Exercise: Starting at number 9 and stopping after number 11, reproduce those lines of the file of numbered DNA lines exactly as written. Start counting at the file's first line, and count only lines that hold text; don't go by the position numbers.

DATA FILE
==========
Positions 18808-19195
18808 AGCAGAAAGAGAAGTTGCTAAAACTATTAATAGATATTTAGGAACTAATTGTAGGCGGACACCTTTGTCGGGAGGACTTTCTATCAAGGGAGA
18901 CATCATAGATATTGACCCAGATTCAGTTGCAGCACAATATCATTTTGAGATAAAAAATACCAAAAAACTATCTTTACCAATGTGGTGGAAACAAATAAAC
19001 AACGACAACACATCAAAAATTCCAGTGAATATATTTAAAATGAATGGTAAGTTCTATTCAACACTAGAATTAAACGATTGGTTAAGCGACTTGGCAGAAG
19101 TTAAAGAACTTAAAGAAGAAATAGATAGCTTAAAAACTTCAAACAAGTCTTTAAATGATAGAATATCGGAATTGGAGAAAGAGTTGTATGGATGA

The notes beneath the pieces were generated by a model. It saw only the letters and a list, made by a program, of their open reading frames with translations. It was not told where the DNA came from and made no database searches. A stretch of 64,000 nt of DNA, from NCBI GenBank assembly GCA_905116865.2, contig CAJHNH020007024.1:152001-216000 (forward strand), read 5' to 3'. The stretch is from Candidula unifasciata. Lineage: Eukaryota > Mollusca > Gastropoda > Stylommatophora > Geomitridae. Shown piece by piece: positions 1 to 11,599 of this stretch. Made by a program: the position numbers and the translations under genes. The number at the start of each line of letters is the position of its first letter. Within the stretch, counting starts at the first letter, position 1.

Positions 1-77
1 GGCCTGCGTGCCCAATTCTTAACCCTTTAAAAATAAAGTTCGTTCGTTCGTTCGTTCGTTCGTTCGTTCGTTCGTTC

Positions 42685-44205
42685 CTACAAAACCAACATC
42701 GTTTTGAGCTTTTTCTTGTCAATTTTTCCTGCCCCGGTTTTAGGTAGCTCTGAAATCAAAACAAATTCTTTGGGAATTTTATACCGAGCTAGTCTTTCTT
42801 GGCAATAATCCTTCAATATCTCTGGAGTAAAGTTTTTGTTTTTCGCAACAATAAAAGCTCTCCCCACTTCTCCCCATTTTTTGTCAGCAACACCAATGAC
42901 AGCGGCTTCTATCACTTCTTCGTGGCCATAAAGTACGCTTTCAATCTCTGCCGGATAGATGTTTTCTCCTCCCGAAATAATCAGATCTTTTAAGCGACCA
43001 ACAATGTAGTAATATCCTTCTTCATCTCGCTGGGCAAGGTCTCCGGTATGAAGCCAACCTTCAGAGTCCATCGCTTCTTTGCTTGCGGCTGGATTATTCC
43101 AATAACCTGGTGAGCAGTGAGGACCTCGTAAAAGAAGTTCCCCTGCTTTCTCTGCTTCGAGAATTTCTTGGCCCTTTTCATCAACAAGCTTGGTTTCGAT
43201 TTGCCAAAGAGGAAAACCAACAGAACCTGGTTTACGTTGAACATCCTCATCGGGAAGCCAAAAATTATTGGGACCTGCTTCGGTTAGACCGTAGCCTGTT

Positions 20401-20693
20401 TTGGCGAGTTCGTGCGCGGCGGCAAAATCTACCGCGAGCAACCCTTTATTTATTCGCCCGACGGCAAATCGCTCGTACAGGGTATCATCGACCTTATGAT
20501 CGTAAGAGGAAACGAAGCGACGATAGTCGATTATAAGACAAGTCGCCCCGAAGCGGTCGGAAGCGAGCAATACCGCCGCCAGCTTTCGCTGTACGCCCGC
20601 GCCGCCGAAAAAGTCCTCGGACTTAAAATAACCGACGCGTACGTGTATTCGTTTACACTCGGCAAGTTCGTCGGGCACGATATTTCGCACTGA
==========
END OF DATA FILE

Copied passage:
Positions 42685-44205
42685 CTACAAAACCAACATC
42701 GTTTTGAGCTTTTTCTTGTCAATTTTTCCTGCCCCGGTTTTAGGTAGCTCTGAAATCAAAACAAATTCTTTGGGAATTTTATACCGAGCTAGTCTTTCTT